Autism cage details emerge as United Nations investigates abuse of children

Emma Macdonald 

Disturbing new details of a Canberra school placing a 10-year-old boy with autism in a cage have come to light, as the case spearheads an investigation by the United Nations into potential human rights violations of 55 students with disabilities across Australian schools.

While the boy's parents do not wish to make a public statement and do not want their son's identity or school revealed, Fairfax Media can confirm that the boy was forcibly placed in the cage on a handful of occasions early last year.

Autism is leading disability type for students restrained in Aussie schools

A summary of dozens of cases of students with disability who were restrained in Aussie schools and reported to the United Nations shows autism/ASD was the predominant disability among the students.

The report, entitled Summary: Human Rights Violations of Disabled Children in Australian Education settings, is available from https://www.scribd.com/document/31886457... or the links below. 

UN asked to investigate 'abuses' of disabled students in Australian schools

Henrietta Cook

The United Nations has been asked to investigate dozens of incidents in which children with disabilities were allegedly assaulted, locked in dark rooms and restrained in Australian schools.

The request, which was made on behalf of 55 families by a group of disability organisations, cited "widespread and grave" violations of students' human rights.

The group is seeking international intervention because it claims Australia has failed to act.

Tears as autistic man alleges abuse

People shed tears at a Sydney hearing as they watched a young man with autism become agitated as he slowly typed about being abused at a NSW disability centre.

The royal commission into child sexual abuse showed videotaped evidence from the now 20-year-old on Tuesday during a hearing into how service providers The Disability Trust and Shoalhaven Interchange, both in south Sydney, handled allegations of abuse.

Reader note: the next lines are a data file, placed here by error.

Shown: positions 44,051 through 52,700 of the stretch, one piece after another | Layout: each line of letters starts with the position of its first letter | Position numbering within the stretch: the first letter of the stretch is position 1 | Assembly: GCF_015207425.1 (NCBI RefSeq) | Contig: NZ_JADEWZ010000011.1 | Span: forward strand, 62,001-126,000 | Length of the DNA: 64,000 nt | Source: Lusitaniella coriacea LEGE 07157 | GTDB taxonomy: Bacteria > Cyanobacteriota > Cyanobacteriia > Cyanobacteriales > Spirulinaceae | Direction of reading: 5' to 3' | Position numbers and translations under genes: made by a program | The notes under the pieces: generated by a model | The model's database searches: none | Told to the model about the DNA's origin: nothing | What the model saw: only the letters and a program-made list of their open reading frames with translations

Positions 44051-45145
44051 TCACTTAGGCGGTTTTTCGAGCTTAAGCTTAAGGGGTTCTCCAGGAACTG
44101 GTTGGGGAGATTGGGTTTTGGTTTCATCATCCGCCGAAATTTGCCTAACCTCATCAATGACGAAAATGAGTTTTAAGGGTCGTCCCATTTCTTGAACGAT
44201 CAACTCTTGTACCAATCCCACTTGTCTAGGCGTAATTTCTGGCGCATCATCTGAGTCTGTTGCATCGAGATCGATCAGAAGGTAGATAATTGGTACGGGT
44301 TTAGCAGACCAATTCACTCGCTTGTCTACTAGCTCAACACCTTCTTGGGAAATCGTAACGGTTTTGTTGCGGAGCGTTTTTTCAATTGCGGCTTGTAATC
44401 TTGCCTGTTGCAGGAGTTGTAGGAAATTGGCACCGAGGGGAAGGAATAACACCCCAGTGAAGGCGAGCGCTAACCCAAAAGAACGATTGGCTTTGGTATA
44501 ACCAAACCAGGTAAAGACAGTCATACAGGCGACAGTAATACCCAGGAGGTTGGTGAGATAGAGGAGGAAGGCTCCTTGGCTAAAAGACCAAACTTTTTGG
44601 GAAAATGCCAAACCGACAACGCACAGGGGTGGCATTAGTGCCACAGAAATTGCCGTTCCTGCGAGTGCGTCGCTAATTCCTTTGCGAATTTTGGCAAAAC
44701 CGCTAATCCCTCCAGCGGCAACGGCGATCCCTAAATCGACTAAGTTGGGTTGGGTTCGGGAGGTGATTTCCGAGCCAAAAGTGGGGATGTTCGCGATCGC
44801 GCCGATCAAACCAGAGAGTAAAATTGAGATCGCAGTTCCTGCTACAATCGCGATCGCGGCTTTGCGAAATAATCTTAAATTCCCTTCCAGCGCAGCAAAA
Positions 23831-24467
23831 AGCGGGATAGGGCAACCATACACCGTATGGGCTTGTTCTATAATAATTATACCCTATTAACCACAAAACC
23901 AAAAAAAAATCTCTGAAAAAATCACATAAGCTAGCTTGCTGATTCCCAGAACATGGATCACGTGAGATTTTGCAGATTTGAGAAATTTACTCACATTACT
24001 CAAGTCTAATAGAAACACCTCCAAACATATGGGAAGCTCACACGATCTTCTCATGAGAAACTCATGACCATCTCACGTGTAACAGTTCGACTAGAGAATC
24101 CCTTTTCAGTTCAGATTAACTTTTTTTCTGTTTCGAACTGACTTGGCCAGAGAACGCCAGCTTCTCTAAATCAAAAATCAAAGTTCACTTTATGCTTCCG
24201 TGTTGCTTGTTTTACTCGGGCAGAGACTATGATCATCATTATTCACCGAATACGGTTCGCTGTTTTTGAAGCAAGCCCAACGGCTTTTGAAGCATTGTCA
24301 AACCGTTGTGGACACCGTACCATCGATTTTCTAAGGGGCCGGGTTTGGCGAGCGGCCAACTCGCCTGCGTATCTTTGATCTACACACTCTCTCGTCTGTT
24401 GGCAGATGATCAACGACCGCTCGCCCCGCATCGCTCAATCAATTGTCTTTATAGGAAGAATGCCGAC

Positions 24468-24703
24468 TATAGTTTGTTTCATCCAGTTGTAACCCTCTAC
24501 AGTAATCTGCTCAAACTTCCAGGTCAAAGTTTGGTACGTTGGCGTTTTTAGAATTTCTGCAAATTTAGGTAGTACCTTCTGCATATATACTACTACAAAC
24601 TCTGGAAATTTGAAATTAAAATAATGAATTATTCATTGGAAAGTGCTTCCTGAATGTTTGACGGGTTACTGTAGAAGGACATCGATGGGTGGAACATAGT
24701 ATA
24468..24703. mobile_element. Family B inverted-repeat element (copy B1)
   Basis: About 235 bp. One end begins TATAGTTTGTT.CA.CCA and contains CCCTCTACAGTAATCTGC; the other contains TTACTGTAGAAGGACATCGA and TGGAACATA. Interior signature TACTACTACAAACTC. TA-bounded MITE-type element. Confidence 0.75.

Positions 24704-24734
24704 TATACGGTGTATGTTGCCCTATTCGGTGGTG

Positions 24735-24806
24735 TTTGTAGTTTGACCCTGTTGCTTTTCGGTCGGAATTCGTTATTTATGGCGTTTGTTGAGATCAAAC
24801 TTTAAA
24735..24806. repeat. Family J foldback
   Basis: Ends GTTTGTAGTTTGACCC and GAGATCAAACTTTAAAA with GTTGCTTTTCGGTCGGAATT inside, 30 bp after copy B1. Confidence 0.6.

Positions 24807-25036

The man, known as CIE, uses a QWERTY keyboard to communicate.

Disillusioned with politics? Then take heart in July 1

By Annabel Crabb

The very existence of the National Disability Insurance Scheme - to begin national operation this Friday - is a powerful rebuttal to that contemporary whine about big policy reforms being too hard for our short political attention spans, writes Annabel Crabb.

Being sick of this election campaign is now the leading sentiment on which Australians of voting age most fervently agree.

Study reveals reasons for delays in early autism diagnoses

A new study has found many Australian children with autism spectrum disorder (ASD) may not be diagnosed until long after initial signs appear, prompting calls for improvements to the diagnostic process.

Researchers from QUT's School of Psychology and Counselling conducted a national study of paediatricians, psychologists and psychiatrists to investigate issues related to ASD assessment and diagnosis in .

emerging description of the new NDIS Early Intervention approach

The NDIA has released some new information  about how it will deliver Early Intervention for children. I surmise that the approach described in the NDIA's Market Position Statement for South Australia (June 2016) will apply pretty generally. This information is aimed at service providers, not at (prospective) NDIS participants, so it does not really explain the new approach for that audience. 

On page 22, the document says:

NDIS rollout in Sydney: not perfect but at least it's here

Connie Vella had high expectations for the National Disability Insurance Scheme and what it would mean for her four-year-old daughter Hannah, who has bilateral hearing loss.

The Cranebrook woman went to her meeting with an NDIS planner earlier this year, well prepared with quotes from a range of hearing specialists and a list of the supports Hannah would require.

All up, the quotes came to $34,000 including early intervention services, speech pathology, language therapy, a school readiness program and hearing aids.

Mrs Vella was stunned when the planner returned with a package worth $12,000.

"It was a massive gap," she said. "We are supposed to be no worse off under the NDIS. We're a lot worse off. I'm a good advocate for Hannah but there are families out there who'll just accept what's on offer and that worries me for these children."

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